When my new mast cell specialist told me she first trained in Ayurveda, I had no idea what that meant, but I was pretty sure it was a threat to my committed relationship with macaroni and cheese. While I braced for shaming, she asked a million questions–everything from my childhood to diet to sleep to how I like to relax.
“You’re a kapha,” she said, handing me a piece of paper detailing the three Ayurvedic doshas: Kapha, Pitta, and Vata. She explained Ayurveda is the traditional medical system of India and doshas are frameworks for understanding people’s constitutions based on five elements: ether, air, fire, water, and earth. Most people have one predominant dosha, which can provide insight into living a fuller, healthier life. Kapha types are composed of the elements of water and earth, Pitta of fire and water, and Vata air and ether.
I quickly looked to the Kapha column and read: Heavy, slow cold, oily. My face scrunched into a silent WTF, as she continued talking.
“Some patients have tons of questions, others get overwhelmed and forget easily, but Kapha types need to be pushed and motivated,” she said. “Kapha is slow to learn, but never forgets.”
As someone who takes great pride in my memory, I decided to give her the benefit of the doubt. I figured if she took the time to learn the nuances of mast cell disease, I could at least learn a little about Ayurveda.
The earth and water elements were certainly accurate. In college, I seriously considered majoring in geology, until my professor gave a lecture memorializing her friends who had fallen into volcanoes for science. I like rocks, but I don’t like fire. That day, I decided my major was political science, because I didn’t want to die in a volcano, as if there were no other geological career options.
Me: Why am I so hungry?
Nicolle: End of summer… time to fatten up for winter
Me: Apparently, I’m the overweight dosha in Ayurveda. Kapha, the heavy, oily dosha that watches lots of TV. The TV part upsets me as much as the oily part.
Nicolle: You’re not going to get fat from one meal!
Me: Kapha types are also good managers, so that’s probably why I have so much couch time
Nicolle: It is ok to watch TV and relax sometimes… probably good for you actually
Me: I’m also soft
Nicolle: Did you take your relaxi taxi?
Me: Yeah, but I don’t feel relaxed. Am I lazy?
Nicolle: Is this real? No, of course you are never lazy.
Me: Ancient India real
Nicolle sends me a link to a Kapha description which reads, “Earth and water are both by nature: dense, heavy, cold, static, and dull.”
Me: NOW I’M DULL?
Nicolle: None of that is you
Me: Maybe my social media dosha is different
Nicolle: I don’t have the mental capacity to learn about this right now
Of course, as a Kapha, I couldn’t forget those descriptors, but it took me awhile to warm up to the concept. I started noticing Kapha aspects throughout my day: how sitting in the woods relaxes me and day naps destroy me. I began paying attention to my strengths and weaknesses, not just my symptoms. Heavy and oily qualities aside, I began to understand myself in a new way.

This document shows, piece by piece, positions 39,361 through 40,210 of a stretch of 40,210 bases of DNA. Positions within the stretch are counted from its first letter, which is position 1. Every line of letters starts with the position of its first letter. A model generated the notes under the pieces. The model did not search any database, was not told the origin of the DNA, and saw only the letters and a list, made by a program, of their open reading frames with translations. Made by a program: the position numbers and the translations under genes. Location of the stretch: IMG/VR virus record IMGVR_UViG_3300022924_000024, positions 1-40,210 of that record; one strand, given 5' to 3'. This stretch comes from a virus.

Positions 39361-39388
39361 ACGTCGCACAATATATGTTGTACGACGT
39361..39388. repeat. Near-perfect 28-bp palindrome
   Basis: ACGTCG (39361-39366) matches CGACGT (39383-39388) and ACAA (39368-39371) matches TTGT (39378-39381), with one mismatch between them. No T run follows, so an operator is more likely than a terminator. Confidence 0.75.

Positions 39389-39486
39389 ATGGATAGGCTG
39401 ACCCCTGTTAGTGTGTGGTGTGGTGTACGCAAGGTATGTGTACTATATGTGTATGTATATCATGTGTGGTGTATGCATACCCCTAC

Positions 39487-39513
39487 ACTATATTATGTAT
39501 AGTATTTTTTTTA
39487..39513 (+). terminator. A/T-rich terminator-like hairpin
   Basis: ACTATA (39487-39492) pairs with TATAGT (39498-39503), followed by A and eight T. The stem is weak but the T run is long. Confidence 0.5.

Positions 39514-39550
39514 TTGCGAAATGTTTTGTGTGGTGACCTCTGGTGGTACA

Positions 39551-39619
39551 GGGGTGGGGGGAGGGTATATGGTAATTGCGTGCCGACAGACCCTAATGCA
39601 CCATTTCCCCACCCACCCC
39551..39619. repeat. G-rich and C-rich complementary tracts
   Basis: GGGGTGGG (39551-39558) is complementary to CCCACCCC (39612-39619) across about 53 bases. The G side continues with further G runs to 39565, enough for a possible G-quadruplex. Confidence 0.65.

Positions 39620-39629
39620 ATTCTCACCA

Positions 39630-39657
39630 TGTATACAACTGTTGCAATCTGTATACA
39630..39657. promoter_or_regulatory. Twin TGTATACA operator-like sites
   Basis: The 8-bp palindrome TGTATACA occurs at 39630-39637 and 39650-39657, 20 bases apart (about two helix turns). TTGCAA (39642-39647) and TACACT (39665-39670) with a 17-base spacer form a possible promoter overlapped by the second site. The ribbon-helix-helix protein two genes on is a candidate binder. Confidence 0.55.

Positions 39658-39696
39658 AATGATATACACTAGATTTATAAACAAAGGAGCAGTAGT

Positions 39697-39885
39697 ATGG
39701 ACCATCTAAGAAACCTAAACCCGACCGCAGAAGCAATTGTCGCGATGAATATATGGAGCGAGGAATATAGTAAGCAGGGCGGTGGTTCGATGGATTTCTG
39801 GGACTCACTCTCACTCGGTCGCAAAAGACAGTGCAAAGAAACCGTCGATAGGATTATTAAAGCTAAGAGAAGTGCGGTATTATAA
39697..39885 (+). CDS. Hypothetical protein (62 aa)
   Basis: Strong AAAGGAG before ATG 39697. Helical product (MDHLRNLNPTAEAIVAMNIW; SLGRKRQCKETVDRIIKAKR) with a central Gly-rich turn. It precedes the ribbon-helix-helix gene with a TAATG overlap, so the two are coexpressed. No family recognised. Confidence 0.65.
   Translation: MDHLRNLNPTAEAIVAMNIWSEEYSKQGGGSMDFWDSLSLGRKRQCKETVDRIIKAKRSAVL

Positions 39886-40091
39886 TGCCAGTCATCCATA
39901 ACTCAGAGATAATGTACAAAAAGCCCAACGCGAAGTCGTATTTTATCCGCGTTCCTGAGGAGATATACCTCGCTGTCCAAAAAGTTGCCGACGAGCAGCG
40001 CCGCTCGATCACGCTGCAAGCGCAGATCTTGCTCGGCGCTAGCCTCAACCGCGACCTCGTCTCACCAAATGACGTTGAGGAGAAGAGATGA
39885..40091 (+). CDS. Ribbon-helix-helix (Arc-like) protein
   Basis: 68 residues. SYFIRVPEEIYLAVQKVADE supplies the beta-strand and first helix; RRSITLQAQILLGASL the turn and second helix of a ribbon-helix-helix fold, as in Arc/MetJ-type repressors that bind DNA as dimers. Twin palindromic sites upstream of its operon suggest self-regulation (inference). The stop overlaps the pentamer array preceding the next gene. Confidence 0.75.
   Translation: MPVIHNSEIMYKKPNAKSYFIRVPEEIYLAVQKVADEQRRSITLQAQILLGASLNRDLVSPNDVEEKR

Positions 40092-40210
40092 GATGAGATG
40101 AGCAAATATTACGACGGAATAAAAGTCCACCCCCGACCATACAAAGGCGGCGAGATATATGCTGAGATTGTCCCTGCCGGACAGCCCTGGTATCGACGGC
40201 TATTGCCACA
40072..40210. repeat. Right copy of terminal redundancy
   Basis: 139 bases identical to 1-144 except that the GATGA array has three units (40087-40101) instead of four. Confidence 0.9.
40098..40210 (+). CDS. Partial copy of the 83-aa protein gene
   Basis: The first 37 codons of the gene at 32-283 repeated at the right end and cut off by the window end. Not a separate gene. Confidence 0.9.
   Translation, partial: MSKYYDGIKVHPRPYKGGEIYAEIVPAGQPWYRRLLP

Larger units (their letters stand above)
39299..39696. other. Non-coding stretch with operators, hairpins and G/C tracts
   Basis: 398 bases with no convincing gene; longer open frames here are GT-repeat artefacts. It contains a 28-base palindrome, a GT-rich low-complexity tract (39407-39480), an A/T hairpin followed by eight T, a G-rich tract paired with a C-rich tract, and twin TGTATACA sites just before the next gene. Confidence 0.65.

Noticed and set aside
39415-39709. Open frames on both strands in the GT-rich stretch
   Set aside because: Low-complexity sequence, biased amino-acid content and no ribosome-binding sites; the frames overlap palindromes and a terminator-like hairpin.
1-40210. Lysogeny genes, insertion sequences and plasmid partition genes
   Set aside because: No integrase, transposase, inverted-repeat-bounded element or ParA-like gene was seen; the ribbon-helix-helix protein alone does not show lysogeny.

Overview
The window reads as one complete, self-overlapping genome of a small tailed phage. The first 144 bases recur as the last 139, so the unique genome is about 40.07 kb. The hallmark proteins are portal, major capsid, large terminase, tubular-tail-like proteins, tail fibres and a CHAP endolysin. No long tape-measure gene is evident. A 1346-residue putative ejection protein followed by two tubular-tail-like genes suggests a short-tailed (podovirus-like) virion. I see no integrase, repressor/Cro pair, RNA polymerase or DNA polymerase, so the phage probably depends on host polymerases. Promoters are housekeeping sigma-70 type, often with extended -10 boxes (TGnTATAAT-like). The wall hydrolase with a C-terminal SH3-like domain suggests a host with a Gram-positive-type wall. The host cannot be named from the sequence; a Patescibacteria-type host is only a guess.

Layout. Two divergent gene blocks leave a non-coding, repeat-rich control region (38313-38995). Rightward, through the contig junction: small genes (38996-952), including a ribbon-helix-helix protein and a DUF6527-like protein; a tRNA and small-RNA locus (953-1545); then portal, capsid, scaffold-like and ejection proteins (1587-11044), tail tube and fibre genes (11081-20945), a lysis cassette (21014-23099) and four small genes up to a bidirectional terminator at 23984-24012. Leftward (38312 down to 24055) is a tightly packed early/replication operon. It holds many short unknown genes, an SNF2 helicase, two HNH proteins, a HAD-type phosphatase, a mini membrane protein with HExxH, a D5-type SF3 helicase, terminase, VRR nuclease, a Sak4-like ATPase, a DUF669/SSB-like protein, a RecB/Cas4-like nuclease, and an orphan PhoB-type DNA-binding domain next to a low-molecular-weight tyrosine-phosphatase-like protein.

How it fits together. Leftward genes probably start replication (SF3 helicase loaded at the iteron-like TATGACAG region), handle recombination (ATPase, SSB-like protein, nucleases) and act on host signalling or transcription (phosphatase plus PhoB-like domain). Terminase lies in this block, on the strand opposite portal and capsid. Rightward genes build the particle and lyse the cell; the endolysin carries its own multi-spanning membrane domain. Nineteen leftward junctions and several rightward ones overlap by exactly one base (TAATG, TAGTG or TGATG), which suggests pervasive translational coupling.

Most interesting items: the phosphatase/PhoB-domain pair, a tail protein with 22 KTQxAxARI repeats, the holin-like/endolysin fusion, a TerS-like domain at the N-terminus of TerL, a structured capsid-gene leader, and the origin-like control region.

I also began calling myself Gloppy. You know the characters from the board game, Candyland? Specifically the 1984 version?
Gloppy bio reads, “Just before you get to the Candy Castle, you’ll pass through the Molasses Swamp, where you just might meet Gloppy. Don’t be afraid, Gloppy might look like a monster, but he’s really a lovable glop of molasses goo. But Gloppy gets very lonely sitting in the swamp all by himself. So, give him a hug and you’ll have a friend forever.”
I’m pretty sure Candyland and ancient Indian medicine are mutually exclusive, but heavy and lovable Gloppy is definitely Kapha predominant. No offense to ancient Sanskrit, but saying “Gloppy” is way more fun. And now I say it A LOT. Especially around six o’clock.
Me: It’s Gloppy time! Kapha is 6-10 AM and PM, Pitta is 10-2 AM and PM, and Vata is 2-6 AM and PM.
Nicolle: So, these are supposed to be your best times of the day?
Me: Yes, which is actually true
Nicolle: What do they suggest you do during the other times?
Me: Lay in the dirt
My specialist loves to say, “Ayurveda is the original personalized genomic medicine.” This didn’t mean much to me at first, but now after several appointments, I understand Ayurveda values the individual patient. Ayurveda is not a one-size-fits-all medical system. It embraces the personalized approach that every MCAS patient dreams of, since every MCAS patient has different needs and triggers. Additionally, Ayurveda not only addresses the patient’s disease, but their whole life. I’m glad to have a doctor with additional training outside of academic medicine, which frankly has caused a lot of harm to mast cell disease patients. It is empowering to be seen as something more than a disease.
Clearly, I have a lot more to learn about how Ayurveda can support my life, and I’m grateful to have someone to teach me. For more information on Ayuverdic medicine and doshas, check out The Ayurvedic Institute. Also, I highly recommend this Podcast for Healing Neurology episode.
For this blog post, I had to review my messages with Nicolle to quote it accurately. I was reminded once again why I am so glad Nicolle is still alive. She tolerates me.
Here’s to hoping Ayurveda will help with my apparent neuroinflammation!
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